One Text Editor to Rule Them All
Stream of thought about emacs
I love emacs. I loathe it at times. I never could get used to Vim. All my computers now remap caps lock to control. Org mode is amazing. Gar, why is it written in lisp. Can I write something in python. I wish it was as small as vim.
Preface up front, I am no emacs guru most of my .emacs is stolen from people wiser than myself.
emacs for those not in the know
emacs is one of the holy two text editors. Vim being the other. Both are extremely capable editors, every programmer should know one of them, to be honest I don’t care which. The history of emacs is best documented here. emacs could best be described as an archaic editor that offers unlimited customization if you spend time with emacs. At the heart emacs is a text manipulator, beyond that it can answer email, read newsgroups, play tetris and act as a shell plus a thousand other options. If you have read my other posts you will know I love small tools that do one thing exceedingly well, that are simple and to the point. emacs is the exact opposite of this, I will try to explain why I love emacs.
Why do I think every programmer needs to know emacs (vim)?
A programmers tool for putting ideas into action is the lowly text editor. Everything we do centers around entering text and having a computer process that and help someone do something. But what of IDEs? asks the peanut gallery. I love IDEs, software would be difficult without top notch IDEs like Eclipse and VS, but every programmer needs to have a secret weapon in the closet. Something powerful, something emacs.
- emacs is cross platform, via usb drive/dropbox I can have a live emacs ready to go wherever I go. The commands are all the same and it all looks the same. Everyone needs a stable text editor.
- emacs is stable, emacs has been around a long time, it also has some of the worlds best developers working on it. The core code is solid, this is a program you can leave running for months without blinking an eye, I mean it is practically an OS anyways!
- emacs is customizable, if there is some software more customizable than emacs I don’t know what it is. Granted most people just cut and paste bits from other people but you can change the very foundations of emacs with knowing just a bit of lisp and how emacs functions.
- emacs will go where no files have gone before, need to open enormous files. emacs is up to the task. Need to work with python, xml, c#, java or just good ole txt. emacs can handle that.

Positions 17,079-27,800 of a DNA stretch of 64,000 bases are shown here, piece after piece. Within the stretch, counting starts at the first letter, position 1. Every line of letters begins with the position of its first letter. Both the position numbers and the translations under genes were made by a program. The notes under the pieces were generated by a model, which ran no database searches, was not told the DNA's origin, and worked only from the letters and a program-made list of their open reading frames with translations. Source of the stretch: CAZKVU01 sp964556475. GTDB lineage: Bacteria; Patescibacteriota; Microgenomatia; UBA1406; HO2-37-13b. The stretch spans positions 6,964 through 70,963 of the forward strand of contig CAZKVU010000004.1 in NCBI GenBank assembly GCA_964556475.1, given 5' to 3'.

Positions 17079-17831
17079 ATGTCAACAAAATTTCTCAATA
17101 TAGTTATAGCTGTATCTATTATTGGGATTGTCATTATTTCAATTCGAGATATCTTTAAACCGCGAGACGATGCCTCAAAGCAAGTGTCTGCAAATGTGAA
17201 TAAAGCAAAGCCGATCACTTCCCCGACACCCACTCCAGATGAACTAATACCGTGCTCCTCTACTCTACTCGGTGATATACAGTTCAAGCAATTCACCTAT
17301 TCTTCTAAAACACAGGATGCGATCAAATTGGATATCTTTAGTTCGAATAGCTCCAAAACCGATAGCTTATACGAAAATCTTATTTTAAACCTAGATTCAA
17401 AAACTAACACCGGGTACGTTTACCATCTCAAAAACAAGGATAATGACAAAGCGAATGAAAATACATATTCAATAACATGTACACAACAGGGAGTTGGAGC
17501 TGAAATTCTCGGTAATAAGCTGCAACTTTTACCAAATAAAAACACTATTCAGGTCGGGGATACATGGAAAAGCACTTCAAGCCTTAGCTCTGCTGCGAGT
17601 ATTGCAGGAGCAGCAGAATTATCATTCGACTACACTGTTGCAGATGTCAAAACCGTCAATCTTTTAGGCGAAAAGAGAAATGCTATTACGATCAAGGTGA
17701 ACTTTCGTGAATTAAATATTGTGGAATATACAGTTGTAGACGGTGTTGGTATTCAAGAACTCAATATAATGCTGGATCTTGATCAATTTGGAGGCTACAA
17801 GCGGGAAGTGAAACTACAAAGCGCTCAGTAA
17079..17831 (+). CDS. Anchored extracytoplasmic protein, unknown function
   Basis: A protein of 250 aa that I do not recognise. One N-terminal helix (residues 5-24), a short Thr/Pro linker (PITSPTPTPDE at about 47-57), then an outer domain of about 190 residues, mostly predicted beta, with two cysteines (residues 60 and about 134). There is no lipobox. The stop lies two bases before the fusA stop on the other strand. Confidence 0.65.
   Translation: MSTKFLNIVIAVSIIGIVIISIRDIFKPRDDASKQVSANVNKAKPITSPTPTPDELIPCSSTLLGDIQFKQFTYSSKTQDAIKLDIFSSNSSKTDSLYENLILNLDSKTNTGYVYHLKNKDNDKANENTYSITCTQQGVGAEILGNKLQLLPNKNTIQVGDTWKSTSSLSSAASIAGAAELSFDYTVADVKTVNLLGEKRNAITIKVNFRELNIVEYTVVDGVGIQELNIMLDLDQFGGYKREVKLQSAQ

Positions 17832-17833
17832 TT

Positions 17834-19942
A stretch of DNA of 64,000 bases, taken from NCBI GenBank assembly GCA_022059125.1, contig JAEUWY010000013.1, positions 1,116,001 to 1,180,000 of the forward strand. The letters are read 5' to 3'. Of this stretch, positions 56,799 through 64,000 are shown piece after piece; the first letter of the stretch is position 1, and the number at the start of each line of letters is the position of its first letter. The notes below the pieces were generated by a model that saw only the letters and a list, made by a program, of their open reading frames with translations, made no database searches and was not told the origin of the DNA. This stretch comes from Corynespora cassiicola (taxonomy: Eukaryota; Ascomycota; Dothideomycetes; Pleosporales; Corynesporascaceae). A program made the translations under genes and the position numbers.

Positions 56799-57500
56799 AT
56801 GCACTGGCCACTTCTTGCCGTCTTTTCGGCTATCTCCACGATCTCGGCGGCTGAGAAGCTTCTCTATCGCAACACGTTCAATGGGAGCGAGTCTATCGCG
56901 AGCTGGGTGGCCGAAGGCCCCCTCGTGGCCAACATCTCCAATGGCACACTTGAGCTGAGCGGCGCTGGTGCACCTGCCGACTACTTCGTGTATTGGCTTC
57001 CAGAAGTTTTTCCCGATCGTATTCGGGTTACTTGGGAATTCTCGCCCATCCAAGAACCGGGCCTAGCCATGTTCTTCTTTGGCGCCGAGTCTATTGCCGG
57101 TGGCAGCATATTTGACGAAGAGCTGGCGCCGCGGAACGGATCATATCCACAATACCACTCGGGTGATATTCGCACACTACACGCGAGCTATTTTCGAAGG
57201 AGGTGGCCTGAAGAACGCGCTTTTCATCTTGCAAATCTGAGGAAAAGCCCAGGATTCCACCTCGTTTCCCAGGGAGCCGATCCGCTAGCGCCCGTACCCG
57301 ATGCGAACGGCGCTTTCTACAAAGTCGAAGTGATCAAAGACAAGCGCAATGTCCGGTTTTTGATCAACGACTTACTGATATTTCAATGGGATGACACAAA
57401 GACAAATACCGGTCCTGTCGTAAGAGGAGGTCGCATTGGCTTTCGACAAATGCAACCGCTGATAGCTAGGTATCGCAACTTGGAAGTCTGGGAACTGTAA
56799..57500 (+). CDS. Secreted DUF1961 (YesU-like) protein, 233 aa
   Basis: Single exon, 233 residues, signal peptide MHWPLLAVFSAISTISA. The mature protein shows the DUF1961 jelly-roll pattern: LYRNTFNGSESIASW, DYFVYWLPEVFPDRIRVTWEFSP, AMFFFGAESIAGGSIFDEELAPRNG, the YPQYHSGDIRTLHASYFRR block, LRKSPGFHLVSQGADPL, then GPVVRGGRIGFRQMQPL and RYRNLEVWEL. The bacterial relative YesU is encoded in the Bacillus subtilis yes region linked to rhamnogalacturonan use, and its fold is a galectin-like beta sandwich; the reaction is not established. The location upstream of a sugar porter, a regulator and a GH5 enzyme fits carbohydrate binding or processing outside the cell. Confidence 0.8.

- emacs is free of distraction. The actual ui is very simple. Some text buffers and then a command buffer at the bottom.
All that being said I know plenty of good, perhaps great programmers who never touch emacs(vim). emacs is not for everyone, it has plenty of faults, and speaking of faults.
emacs, the archaic
Ever get the feeling that a program is secretly trying to kill you? emacs sometimes likes to do that. For instance emacs should just pop up and say, oh I notice you have not remapped the caps lock key, let me fix that for you before your pinky falls off. If you haven’t remapped that key do so now SharpKeys for windows or Keyboard Options for OSX. Now thats better, now you don’t have to stretch that pinky all the way down there. Feels better doesn’t it? Now go read an article on emacs, download some extensions, include them in your emacs. Put in some random lisp command that you got from Paul Graham. Now boom something awesome happens and you don’t really know why or how, and if you try to look at the lisp your head spins because they went way over the qouta on parantheses.
emacs is archaic and has a lot of history that no longer seems pertinent. That being said it has one mode that is more awesome than awesomo.
Just go read about it here. I will wait. This is one of the best tools available. I use org mode more in emacs than text mode. It is that important to me. My coworkers think it is mystical how I can create an html report detailing what I have done and when I completed it on the fly. Then I show them the deep linking and nesting and all the other awesome things org mode can do. I can see the envy in their eyes, the same way they envy my filco ten keyless keyboard. Yet when I show them emacs they cringe and decide to find other ways.
Are you interested yet?
If you try emacs and hate it then try vim. If you hate both then give emacs a try a few months down the road. Fiddle with it, try to do some simple text editing read the tutorial. I spent months maybe a year in an on and off relationship with emacs. I hated it with a passion but I read how people loved it. Then I got OSX and started doing some development via ssh logging into the OSX box and writing python or objective-c and needed a command line text editor. So I jumped in and have only peeked back once or twice. All the while letting my fingers remember archaic commands.